5. Key Points

  • Prostate cancer cells require male hormone for development.
  • Treatment to remove male hormone activity can control cancer growth wherever it is in the body.
  • Hormone treatment is usually given by injection, but may also include tablets. It may last many years.
  • Side effects of hormone treatment can include hot flushes, lack of interest in sex, tiredness and bone loss. Exercise can minimise these effects. It is important to keep up calcium intake and vitamin D levels.
  • Drugs called bisphosphonates may help with bone loss.
  • Hormone treatment can stop working after some years. Treatment then includes chemotherapy, new types of hormone treatment and new agents.

Hormone treatment controls cancer growth by reducing the effects of male hormones.


Hormone treatment is the major treatment option for cancer that has spread beyond the prostate region or has recurred following initial treatment. It is also sometimes used with radiotherapy for the initial treatment of high risk prostate cancer. Here we describe what hormone treatment is, its effects and the long term outcome.

What is the male hormone and what does it do?

Male hormones (also called androgens) are important for the development and functioning of the male reproductive system. Men rely on normal levels of male hormones to have adult sexual function and fertility. The level of male hormone in the body is precisely controlled by several factors, the main one being the normal secretion of stimulatory hormones from the hypothalamus and the pituitary gland, two structures at the base of the brain. Testosterone is the principal male hormone. It is released from the testicles and is important for prostate growth. Both normal and cancerous prostate cells are stimulated to grow in the presence of male hormones.

What is hormone treatment?

Prostate cancer cells that have left the prostate and are growing in other areas of the body (metastases) are stimulated to grow by male hormones. A common treatment for metastatic prostate cancer is to lower the levels of male hormones in the body to control this growth. Prostate cancer cells typically die when the hormone levels are lowered. Unfortunately, not all prostate cancer cells die, and with time, often several years later, the cancer growth returns. Nevertheless, men receiving hormone treatment may get good cancer control and a symptom-free life for many years.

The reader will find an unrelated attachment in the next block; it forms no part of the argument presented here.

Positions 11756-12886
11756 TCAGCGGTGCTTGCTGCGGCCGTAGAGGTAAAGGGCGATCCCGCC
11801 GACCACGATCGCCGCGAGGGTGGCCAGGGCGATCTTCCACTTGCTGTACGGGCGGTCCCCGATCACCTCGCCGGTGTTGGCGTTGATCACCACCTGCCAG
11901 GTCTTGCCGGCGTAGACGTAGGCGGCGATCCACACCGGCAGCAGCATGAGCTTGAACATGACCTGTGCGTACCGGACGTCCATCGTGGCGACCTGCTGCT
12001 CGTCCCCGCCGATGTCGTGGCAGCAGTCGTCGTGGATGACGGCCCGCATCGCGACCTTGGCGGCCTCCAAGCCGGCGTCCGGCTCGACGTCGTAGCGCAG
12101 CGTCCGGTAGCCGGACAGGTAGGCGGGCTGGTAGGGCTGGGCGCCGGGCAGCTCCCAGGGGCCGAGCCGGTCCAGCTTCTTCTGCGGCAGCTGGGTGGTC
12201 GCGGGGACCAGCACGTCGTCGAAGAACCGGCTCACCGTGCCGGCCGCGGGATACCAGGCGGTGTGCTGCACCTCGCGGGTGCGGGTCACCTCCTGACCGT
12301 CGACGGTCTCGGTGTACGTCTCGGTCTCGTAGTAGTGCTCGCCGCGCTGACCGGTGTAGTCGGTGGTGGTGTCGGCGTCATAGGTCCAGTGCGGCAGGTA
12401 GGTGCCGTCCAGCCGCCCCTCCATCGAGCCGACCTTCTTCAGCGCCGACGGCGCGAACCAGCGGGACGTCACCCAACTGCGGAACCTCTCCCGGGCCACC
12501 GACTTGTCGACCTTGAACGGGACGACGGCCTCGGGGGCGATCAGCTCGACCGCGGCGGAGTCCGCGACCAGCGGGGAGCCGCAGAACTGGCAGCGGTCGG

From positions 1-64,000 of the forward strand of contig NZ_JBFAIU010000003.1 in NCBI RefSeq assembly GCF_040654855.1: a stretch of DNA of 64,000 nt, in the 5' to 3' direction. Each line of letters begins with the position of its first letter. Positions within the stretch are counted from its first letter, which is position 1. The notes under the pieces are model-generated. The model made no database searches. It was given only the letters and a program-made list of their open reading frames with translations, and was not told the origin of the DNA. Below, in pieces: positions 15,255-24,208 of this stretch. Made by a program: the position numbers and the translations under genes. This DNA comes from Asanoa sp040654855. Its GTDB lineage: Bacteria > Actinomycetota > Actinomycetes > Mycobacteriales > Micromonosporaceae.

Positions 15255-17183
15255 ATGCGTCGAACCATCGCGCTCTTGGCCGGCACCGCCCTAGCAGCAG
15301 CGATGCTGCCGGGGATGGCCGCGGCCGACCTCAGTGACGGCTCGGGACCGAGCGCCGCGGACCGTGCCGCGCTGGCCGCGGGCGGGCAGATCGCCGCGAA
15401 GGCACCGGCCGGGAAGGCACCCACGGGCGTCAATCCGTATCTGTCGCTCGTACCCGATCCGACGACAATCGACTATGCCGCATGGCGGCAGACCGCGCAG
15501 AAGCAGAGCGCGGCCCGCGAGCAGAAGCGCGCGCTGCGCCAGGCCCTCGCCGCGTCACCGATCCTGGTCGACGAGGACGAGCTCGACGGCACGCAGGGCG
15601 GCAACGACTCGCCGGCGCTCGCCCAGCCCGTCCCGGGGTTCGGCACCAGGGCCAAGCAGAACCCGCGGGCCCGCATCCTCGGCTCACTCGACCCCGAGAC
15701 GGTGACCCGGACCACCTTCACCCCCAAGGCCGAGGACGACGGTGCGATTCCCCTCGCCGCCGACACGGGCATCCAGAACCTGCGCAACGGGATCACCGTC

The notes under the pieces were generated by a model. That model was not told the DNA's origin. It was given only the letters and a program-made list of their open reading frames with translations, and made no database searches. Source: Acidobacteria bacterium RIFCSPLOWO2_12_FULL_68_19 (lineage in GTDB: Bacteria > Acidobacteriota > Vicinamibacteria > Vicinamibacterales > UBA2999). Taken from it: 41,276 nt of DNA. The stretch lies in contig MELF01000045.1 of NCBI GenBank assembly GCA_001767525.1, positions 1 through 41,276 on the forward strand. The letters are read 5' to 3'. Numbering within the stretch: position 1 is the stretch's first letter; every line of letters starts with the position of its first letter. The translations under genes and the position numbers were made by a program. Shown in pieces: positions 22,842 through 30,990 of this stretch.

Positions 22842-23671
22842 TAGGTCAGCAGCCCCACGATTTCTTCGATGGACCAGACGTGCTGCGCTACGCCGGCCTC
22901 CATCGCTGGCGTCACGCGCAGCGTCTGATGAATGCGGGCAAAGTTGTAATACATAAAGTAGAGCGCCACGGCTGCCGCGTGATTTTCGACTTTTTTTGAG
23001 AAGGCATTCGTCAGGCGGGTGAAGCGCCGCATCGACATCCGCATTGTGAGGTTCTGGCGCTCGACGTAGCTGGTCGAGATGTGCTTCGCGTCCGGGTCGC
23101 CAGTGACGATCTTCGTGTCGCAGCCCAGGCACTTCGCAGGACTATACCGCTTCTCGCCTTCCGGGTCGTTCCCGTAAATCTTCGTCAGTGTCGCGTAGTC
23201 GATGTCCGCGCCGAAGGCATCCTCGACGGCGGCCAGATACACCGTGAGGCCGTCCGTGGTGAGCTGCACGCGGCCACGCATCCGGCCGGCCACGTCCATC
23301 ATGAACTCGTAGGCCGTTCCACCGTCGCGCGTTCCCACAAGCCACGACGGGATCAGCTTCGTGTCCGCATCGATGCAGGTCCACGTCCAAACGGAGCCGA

Hormone treatment is also called androgen ablation or androgen deprivation therapy.

5. A word about hormone therapy

The removal of male hormone or its effects means that a man will experience changes in the way he feels, his attitudes and his sex life. While this can be distressing, and it means communication with your partner is particularly important, it does not change who you are. It does not change your identity as an individual and your ability to direct your own life. Some men feel a need for a change in focus in their lives at this stage, and they may take up activities that are more meaningful to them. According to these men, the years that follow can be rewarding and productive.

You may notice changes in energy levels and sexual interest.

5. When is hormone treatment used?

Hormone treatment is normally used for men whose cancer has not been cured by surgery or radiotherapy. The timing of hormone treatment in response to a rising PSA level varies. It is based to some extent on the speed of tumour growth and its location.

Hormone treatment is the principal therapy for metastatic prostate cancer – when the prostate cancer cells have escaped from the prostate to grow in other sites of the body. The treatment may be started soon after this diagnosis is made. On occasions a delay in starting does not pose serious risk to the patient.

Hormone treatment may also be used to shrink a tumour before or together with radiotherapy. There is evidence that this hormone therapy is beneficial when used with external beam radiotherapy as a treatment for high risk localised prostate cancers. Once the radiotherapy is complete, the hormone treatment may continue for months to several years. PSA tests are used to check on the tumour control.

5. What does hormone treatment involve?

There are two ways of reducing male hormones:
• by surgery, where the testicles are removed (orchidectomy)
• by medication, either in the form of regular injections and/or tablets.

Both are effective.

Surgery (orchidectomy)

The testicles provide over 95% of the male hormones and so surgery to remove the testicles reduces the blood hormone levels. This occurs very quickly after the operation.

An advantage of surgery is that the inconvenience and cost of regular medications is avoided.
The operation is usually done as day surgery. The scrotum (pouch of skin that holds the testes) remains and the testes are removed through a small incision. The operation, called an orchidectomy, is permanent.